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Film

Two Lovers

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It’s hard to get much weirder or more disorienting than Joaquin Phoenix’s recent David Letterman appearance, in which he cowered beneath Grizzly Adams facial hair while confirming that he had abandoned acting forever in order to pursue a career in hip-hop. (All I could think of, I’m afraid, was the classic line “From now on, I want the name John Malkovich to be synonymous with puppets.”) But the movie he was ostensibly on the show to promote is nearly as bizarre, in its own resolutely mundane way. Granted, the basic story couldn’t be more familiar: Suicidally depressed after a broken engagement, Leonard Kraditor (Phoenix) finds himself torn between the titular beauties, feelin’ like a fool. His concerned parents (Isabella Rossellini and Israeli actor Moni Moshonov), with whom he’s moved back in, have set him up with Sandra (Shaw), the hot-yet-sensible daughter of a business associate who plans to purchase the traditionally Jewish family’s dry-cleaning business. But while Leonard does connect with Sandra, he’s far more violently drawn to new neighbor Michelle (Paltrow), a shiksa goddess who can’t seem to extricate herself from an affair with a married man (Elias Koteas).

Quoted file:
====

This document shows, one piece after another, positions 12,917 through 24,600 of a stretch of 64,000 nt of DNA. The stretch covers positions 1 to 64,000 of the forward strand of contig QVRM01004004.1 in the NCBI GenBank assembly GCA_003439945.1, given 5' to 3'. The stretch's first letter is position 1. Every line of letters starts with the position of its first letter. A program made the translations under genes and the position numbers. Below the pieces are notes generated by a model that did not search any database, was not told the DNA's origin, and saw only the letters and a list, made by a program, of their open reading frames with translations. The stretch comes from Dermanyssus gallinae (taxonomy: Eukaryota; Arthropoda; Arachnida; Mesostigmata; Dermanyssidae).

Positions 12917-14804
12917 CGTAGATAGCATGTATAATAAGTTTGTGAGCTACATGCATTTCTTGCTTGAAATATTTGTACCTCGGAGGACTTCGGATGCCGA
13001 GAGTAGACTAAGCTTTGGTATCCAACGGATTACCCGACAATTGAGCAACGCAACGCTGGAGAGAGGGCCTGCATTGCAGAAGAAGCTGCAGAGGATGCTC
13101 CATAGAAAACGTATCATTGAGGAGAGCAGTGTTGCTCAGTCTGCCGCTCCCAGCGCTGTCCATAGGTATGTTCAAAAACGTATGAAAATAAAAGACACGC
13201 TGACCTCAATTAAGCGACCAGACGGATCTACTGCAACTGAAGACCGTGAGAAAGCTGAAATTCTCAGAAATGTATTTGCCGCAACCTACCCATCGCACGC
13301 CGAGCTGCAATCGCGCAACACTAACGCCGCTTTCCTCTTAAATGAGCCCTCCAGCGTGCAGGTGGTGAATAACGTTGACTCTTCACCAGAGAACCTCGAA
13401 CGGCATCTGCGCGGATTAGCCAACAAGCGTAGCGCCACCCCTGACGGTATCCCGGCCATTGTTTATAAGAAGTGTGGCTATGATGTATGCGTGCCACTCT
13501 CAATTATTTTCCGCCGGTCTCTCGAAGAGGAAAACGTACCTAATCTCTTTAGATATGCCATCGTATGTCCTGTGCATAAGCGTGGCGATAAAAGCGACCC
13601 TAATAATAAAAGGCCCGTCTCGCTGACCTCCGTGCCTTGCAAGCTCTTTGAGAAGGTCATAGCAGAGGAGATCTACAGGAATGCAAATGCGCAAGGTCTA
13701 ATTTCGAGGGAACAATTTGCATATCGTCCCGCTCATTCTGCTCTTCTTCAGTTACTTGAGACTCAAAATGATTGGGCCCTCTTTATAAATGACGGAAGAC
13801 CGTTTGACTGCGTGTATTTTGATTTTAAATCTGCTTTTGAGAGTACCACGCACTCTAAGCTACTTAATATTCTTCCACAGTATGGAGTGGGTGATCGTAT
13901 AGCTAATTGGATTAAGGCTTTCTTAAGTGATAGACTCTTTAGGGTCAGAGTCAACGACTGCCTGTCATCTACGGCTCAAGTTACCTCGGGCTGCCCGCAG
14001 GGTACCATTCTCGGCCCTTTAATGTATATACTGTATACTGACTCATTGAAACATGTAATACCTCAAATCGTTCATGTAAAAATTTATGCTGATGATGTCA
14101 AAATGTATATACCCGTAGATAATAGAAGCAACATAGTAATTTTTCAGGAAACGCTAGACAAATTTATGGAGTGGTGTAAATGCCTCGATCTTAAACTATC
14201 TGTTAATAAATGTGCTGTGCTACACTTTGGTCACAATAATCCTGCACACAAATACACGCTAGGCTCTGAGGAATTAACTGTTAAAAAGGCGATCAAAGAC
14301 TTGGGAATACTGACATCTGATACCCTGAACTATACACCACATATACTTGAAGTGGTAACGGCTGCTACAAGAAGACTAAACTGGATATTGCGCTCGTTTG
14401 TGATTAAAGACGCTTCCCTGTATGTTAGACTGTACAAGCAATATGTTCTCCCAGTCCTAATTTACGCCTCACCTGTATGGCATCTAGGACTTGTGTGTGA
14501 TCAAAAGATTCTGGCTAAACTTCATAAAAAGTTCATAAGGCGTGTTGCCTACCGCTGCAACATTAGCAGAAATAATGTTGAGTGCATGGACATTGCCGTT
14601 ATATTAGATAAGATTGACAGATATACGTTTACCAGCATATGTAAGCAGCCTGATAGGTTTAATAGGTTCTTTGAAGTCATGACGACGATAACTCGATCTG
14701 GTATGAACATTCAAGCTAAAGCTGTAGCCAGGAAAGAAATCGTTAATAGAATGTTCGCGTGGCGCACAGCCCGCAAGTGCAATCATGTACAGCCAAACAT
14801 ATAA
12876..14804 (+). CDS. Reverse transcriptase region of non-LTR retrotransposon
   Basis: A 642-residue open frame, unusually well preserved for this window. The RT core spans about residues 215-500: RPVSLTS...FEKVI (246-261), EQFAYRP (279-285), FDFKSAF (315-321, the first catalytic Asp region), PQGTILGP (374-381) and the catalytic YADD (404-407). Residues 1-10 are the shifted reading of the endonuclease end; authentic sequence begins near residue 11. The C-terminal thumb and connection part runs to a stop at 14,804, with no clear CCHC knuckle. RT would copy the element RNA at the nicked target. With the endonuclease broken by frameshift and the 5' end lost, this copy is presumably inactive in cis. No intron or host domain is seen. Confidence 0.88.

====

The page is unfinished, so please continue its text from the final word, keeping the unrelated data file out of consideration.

The Details

Two Lovers
Four stars
Joaquin Phoenix, Gwyneth Paltrow, Vinessa Shaw.
Directed by James Gray.
Rated R.
Beyond the Weekly
Two Lovers
Rotten Tomatoes: Two Lovers
IMDb: Two Lovers

With its unapologetic melodrama and its evocatively rundown Brighton Beach milieu, Two Lovers looks on the surface like a throwback to the grungy working-class character studies that were prevalent in the early ’70s—moody films like Fat City and The King of Marvin Gardens. But writer-director James Gray (Little Odessa, We Own the Night) gives this potentially trite scenario an oddly stunted, almost dreamlike tone that somehow makes it feel close to epic. Emotions are volcanic, and yet the characters often sound and behave like pre-adolescents, to the point where you half-expect them to start passing each other notes at recess. Phoenix, in particular, pushes himself further into an exposed-nerve realm than he ever has before, which is saying a lot; watching this intense performance, at once mannered and desperately sincere, you can almost understand how he might feel too exhausted to ever attempt another. His work alone makes Two Lovers far more vital and intriguing than any of the recent Oscar nominees, and we can only hope that whatever aspiring MC found a portal into his body will vacate soon.

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